Thursday, August 1, 2002
FL MORRIS / FMORRIS@STARBULLETIN.COM
Isaac Lau will be beating the cadence drum for his team when they race in the seventh annual Dragon Boat Festival at Ala Moana Beach Park on Saturday.
In his dreams, he can do anything. Ice skating. Gymnastics. Running.
Isaac Lau will live outBurl Burlingame tries his hand
his dream in Saturdays
Dragon Boat Fesitval
By Cindy Luis
When Isaac Lau closes his eyes, he enjoys a freedom that he has never known in his 20 years. Diagnosed with a degenerative muscular disorder at birth -- the same disease that afflicted his older sister Tammy -- Lau has been in a wheelchair most of his life.
But it hasn't stopped the part-time Kapiolani Community College student from fulfilling a number of goals. He is an Eagle Scout, an active member of his church, and he's fluent in four languages as he studies for a degree in a fifth.
Saturday, the Kalani High School graduate will realize another dream: being part of a team. Thanks to sponsoring AT&T Hawaii, which paid the $450 entry fee, Team Isaac Lau will compete in the seventh annual Dragon Boat Festival at Ala Moana Beach Park.
Lau was originally going to be one of the 16 paddlers, but a blister on his thumb has turned him into the drummer. For someone who has long listened to his own beat, it's the perfect role for Lau.
"I'm very excited," he said. "I've been wanting to do this for a long time. It's been hard, because I cannot do most sports.
"When I was growing up, I used to see people playing soccer and basketball. But when I asked if I could play, they wouldn't let me. They saw I couldn't do it, but I still wanted to."
Instead, Lau found sports he could do such as swimming and horseback riding. Through the Therapeutic Horsemanship Program, Lau and 20-year-old horse Romeo go riding at Koko Head Stables once a week.
He's also participated in wheelchair basketball and special outrigger canoe races. But there's something about the ocean he can't resist.
"The water is like second nature to me," said Lau. "I like the ocean better than the pool. It's a wider space."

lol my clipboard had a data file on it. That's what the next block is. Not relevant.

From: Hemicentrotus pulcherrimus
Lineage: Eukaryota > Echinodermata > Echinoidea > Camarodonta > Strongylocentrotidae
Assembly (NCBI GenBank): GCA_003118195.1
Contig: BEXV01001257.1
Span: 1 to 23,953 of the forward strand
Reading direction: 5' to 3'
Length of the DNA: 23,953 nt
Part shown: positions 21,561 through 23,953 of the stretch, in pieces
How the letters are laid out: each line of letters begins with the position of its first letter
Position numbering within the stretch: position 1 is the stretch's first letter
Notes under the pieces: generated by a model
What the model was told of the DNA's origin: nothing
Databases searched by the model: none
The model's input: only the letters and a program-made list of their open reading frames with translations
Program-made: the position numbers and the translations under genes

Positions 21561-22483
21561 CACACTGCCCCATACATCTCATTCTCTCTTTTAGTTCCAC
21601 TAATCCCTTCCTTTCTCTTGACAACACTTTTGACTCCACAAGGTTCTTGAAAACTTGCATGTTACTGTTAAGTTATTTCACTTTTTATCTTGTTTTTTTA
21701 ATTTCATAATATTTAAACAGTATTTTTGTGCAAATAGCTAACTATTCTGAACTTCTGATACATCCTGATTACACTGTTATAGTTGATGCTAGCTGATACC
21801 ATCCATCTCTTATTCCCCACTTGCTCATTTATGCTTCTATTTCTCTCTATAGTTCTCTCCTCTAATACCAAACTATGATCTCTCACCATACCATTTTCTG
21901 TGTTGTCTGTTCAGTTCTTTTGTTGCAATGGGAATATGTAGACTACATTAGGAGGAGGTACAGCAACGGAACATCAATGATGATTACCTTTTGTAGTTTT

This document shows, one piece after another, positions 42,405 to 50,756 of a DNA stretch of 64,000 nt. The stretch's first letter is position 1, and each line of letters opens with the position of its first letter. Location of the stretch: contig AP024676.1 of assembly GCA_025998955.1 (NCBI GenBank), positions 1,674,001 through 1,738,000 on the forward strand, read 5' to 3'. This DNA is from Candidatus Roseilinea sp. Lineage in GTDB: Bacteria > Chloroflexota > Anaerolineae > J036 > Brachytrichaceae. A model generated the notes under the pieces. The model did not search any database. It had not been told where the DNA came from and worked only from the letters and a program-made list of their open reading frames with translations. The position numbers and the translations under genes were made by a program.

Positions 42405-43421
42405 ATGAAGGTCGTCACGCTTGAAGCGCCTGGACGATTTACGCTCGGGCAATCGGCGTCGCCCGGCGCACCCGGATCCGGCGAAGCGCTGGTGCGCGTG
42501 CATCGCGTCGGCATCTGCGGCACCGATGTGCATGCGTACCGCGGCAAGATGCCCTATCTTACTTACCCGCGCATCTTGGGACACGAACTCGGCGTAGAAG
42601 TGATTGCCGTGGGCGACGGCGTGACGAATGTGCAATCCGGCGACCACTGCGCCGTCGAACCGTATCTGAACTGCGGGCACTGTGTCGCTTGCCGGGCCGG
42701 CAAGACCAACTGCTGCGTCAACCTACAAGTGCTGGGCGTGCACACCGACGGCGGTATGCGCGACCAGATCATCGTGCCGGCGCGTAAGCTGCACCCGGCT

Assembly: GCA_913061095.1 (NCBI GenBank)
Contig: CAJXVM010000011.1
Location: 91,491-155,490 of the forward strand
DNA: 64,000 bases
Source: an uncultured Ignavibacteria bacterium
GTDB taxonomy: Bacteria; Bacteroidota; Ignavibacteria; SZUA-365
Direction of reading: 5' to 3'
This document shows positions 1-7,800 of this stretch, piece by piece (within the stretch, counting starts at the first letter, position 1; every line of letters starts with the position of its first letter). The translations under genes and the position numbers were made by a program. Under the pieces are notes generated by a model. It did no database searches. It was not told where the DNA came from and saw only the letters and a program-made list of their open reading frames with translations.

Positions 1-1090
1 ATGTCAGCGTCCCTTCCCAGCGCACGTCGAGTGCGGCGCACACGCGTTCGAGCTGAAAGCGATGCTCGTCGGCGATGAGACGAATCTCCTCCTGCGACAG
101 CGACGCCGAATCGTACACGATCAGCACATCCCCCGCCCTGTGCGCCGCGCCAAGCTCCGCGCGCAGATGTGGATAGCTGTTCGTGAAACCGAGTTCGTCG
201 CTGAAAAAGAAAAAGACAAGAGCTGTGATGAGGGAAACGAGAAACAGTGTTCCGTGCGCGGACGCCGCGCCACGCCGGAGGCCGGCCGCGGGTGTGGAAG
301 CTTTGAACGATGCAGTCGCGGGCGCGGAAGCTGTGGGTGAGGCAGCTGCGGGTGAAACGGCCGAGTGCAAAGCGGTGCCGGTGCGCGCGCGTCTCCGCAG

FL MORRIS / FMORRIS@STARBULLETIN.COM
Lau took some time to cool off in the waters off Duke Kahanamoku Beach, where the boats are moored, after he tried out the drummer's bow seat in his team's boat.
There may be physical limitations as to what Lau's body can do, but it hasn't stopped him from succeeding on a number of levels. He enjoys cooking, pounding mochi and doing origami.
A 4.0 student at KCC, he hopes to become an international sign language interpreter.
His aptitude for languages was discovered early. It all started with a Nintendo game with instructions in Japanese.
"I was 8 and I asked 'Mommy, read it to me,' " he said. "But she couldn't. So I took it upon myself to learn Japanese. Today, I am fluent in Japanese, Chinese, Korean, English and sign language. They're all pretty easy for me."
He does sign language interpretation at his church, the Hawaii Kai Ward of the Mormon Church. He and sister Tammy also put together a handicap awareness day.
"I came up with the idea and a lot of people participated," said Lau. "We put people in wheelchairs and blindfolded some. They learned what we have to go through."
"He's full of a wonderful spirit," JoAnn Lau said of her son. "And he's been practicing that drum."
"This is a like a 'Make-A Wish' for him," said Lau's father Norrin. "It's been his dream to compete. Our team is made up of half relatives, half church members. We have 16 paddlers but we have 40 T-shirts for everyone who is part of the team."
Usually when Isaac Lau closes his eyes, he pictures himself as an ice skater or a gymnast competing in events like the Olympics.
Saturday, he'll open them and the competition will be for real.
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